The requirement for only vetted journalists to deploy to Afghanistan on carefully controlled ‘tours’ suggests the fixation is not on getting it correct, but on managing the story to ensure the appropriate nuance pervades the reporting.
It’s not fair just to blame the troops for this. A recent academic survey found it was the very officers who had the most frequent dealings with the media who held journalists in the greatest contempt. And then there’s the Minister. Ever since John Moore was in the job politicians have sought to (and been effective at) muzzling the services. Nobody wants the awkward questions raised, it’s much easier to brush it under the carpet and rely on operational secrecy.
This tension is reflected in the way officers are trained. There’s an inherent tension between wider education and the sort of training that’s required to do the job. This was the subject of a recent Australian Strategic Policy Institute report. It highlighted the urgent need for sweeping changes. Morrison himself is the product of a civilian university (Melbourne) and it doesn’t seem to have done either him or the army any harm.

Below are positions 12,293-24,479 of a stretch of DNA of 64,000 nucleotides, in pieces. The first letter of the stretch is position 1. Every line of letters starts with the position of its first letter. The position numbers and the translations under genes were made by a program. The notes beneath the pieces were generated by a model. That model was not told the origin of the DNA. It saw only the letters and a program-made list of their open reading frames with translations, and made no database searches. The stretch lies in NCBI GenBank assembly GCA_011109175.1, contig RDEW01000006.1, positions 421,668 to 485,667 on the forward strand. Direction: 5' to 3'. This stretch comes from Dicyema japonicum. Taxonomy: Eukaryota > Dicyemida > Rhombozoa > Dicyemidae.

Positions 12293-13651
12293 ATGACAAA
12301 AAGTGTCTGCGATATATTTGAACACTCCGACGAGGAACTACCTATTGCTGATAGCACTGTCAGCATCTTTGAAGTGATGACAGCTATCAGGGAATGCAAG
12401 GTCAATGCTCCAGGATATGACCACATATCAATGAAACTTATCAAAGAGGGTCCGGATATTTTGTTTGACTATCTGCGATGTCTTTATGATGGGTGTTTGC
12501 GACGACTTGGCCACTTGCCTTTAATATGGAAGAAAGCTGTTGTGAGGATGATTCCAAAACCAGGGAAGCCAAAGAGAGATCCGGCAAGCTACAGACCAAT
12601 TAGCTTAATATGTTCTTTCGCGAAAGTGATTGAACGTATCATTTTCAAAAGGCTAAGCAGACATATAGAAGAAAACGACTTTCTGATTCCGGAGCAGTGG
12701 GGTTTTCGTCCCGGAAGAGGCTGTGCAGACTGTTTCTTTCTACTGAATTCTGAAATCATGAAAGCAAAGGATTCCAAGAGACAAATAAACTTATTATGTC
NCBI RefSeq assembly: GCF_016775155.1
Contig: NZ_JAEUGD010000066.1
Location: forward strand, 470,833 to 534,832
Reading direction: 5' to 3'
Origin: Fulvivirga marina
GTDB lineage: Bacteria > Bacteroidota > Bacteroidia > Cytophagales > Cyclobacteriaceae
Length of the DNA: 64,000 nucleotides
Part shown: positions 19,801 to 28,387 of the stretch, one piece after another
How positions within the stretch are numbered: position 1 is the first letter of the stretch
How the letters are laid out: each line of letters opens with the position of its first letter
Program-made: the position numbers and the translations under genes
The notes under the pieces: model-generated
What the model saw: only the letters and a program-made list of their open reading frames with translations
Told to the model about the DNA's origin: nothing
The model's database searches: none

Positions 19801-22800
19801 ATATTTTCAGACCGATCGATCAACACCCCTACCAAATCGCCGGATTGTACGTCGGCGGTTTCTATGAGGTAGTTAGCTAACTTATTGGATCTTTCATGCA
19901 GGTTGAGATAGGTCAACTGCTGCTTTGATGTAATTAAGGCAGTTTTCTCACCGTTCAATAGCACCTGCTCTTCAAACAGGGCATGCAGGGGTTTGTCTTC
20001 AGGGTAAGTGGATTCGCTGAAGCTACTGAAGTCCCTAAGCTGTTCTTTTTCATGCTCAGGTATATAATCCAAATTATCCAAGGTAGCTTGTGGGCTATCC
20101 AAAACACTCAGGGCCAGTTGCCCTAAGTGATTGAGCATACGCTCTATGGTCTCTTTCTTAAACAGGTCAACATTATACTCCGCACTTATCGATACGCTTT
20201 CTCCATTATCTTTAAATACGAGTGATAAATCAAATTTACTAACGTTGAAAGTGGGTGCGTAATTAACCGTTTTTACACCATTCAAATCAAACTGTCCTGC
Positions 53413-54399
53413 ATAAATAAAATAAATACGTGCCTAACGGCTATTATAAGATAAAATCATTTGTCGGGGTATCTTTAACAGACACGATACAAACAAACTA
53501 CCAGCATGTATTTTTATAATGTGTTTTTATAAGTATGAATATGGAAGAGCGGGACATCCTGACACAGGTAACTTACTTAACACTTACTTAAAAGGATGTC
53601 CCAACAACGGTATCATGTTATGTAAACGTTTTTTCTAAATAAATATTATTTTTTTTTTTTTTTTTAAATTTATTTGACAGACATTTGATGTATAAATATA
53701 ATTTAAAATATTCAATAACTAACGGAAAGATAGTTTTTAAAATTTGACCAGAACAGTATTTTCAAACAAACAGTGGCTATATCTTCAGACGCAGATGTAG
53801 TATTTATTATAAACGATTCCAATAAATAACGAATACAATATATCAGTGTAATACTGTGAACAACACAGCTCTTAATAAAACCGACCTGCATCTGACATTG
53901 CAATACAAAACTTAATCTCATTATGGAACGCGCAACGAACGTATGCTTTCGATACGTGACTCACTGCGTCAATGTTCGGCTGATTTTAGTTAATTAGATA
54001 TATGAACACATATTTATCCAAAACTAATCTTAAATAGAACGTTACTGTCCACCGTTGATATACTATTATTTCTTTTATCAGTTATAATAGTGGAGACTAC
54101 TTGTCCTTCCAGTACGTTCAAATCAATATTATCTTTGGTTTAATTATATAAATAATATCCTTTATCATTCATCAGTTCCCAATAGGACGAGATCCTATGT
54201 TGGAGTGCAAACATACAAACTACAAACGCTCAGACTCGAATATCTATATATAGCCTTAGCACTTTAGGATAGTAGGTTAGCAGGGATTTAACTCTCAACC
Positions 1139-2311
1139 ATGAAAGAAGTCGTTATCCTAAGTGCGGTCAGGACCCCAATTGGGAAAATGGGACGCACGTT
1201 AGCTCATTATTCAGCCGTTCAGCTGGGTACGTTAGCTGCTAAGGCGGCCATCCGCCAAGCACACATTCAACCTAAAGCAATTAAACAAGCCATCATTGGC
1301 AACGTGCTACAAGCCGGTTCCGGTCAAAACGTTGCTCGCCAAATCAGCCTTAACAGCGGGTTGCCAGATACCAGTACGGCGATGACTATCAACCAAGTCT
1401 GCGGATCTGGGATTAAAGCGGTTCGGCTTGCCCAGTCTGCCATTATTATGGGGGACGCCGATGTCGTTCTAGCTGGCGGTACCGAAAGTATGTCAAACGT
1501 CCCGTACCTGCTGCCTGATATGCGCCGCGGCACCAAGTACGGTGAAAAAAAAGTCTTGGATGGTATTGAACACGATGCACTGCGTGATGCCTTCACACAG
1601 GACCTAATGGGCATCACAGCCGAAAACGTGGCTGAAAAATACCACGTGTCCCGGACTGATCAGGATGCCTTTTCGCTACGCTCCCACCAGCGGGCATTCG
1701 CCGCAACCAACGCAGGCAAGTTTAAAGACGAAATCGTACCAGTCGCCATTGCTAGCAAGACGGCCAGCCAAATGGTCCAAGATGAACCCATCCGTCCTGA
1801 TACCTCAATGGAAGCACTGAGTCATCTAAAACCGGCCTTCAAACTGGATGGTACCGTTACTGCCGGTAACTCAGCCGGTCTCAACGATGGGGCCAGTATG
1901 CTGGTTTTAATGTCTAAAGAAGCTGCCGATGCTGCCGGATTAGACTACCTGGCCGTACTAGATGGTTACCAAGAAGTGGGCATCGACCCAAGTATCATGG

If there’s to be change it will need to be driven from the top – and that means the Minister. Unfortunately the distinction between those in uniform and civilians appears to be growing wider, not shallower, by the day.
[addition on 20 September]
The following link is to a piece in the (British) Telegraph published a couple of weeks after this column appeared in the Canberra Times. It's an interesting perspective because it's from a British CO 'talking' about the war in Afghanistan. I suspect it's very, very difficult for anyone actually in combat to be as 'reflective' as a journalist standing outside the story.